MEXICAN DEBT DEAL -- -- -- -- -- -- -- -- -- -- -- -- -- -- -- -- -- -- -- -- -- -- -- -- -- -- -- -- -- -- -- -- -- -- -- -- -- -- -- -- --

Because of the continuing economic troubles in Mexico, repayment of that nation's debt is questionable at best. The Western banks that have lent money to Mexico want the country to repay as much of its loans as possible, and Mexico wants to avoid reneging on its obligations. Here is a simplified example of how the process would work:

1)-Suppose a bank has lent $100 to Mexico.

2)-Mexico entices the bank to cancel the loan by offering, in exchange, a Mexican government bond for a smaller amount. This new amount would be bid on by the bank -- perhaps 60 cents on the dollar.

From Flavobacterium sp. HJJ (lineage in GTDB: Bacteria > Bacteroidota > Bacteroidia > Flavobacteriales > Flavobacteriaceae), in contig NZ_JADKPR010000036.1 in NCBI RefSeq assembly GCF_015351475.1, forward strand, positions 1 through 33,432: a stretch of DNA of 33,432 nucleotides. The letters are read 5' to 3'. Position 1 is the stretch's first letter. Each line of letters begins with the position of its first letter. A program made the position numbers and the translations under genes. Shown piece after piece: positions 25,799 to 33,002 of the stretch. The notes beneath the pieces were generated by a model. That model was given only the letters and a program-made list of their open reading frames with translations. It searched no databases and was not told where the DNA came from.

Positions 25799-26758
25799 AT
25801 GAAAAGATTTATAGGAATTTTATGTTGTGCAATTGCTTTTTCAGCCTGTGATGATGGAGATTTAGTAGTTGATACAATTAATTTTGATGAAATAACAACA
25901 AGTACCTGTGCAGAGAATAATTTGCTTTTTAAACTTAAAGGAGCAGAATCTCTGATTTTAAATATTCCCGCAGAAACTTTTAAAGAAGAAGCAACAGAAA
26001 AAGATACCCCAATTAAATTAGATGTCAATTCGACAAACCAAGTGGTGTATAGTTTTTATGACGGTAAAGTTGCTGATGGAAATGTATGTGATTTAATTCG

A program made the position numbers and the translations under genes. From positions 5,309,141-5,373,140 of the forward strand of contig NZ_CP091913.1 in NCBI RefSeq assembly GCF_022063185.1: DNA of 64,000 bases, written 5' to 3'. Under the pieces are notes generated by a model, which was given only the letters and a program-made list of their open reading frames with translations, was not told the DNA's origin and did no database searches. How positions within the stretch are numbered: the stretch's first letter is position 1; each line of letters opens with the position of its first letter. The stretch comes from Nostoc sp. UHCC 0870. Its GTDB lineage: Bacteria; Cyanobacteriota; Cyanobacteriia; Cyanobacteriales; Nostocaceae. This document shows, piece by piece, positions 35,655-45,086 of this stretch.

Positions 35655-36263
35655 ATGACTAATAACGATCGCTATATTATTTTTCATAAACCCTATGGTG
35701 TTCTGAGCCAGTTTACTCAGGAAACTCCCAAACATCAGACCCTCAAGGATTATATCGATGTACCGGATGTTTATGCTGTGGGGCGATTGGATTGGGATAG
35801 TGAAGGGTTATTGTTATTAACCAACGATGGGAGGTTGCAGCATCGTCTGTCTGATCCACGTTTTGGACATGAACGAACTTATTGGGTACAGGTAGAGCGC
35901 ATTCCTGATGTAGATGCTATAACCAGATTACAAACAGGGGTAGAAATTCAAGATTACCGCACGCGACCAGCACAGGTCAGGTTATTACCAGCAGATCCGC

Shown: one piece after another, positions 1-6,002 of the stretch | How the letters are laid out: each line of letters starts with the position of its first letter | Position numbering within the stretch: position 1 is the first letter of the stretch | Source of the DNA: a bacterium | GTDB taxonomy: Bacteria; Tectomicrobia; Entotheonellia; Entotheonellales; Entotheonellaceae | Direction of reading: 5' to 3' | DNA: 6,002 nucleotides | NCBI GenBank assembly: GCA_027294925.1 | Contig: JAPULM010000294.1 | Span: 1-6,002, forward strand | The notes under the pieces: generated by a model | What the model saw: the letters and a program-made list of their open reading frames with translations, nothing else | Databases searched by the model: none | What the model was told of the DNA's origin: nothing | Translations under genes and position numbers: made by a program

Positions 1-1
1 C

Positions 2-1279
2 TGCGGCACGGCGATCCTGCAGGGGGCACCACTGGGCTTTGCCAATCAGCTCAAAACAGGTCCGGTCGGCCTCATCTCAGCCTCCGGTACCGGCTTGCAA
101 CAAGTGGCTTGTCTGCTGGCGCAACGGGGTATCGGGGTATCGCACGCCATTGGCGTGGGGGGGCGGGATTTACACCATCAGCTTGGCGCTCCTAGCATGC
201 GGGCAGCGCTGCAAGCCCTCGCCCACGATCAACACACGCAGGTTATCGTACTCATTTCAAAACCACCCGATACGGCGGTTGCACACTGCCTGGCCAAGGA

3)-Principal on the new bond would be due in 20 years, with interest payments due every six months at a rate of 1 5/8 percent over the benchmark London Interbank Offered Rate.

4)-The principal -- though not the interest -- on the Mexican government bond is backed by collateral of U.S. Treasury "zero coupon" bonds. Mexico purchases these bonds at market rates from the Treasury -- in effect, lending money to Uncle Sam. The U.S. bonds are held in escrow so that holders of Mexican bonds can be assured of repayment.

5)-Mexico now has reduced its $100 debt by 40 percent, to $60. The Western bank has a more secure, though smaller, loan at an attractive interest rate.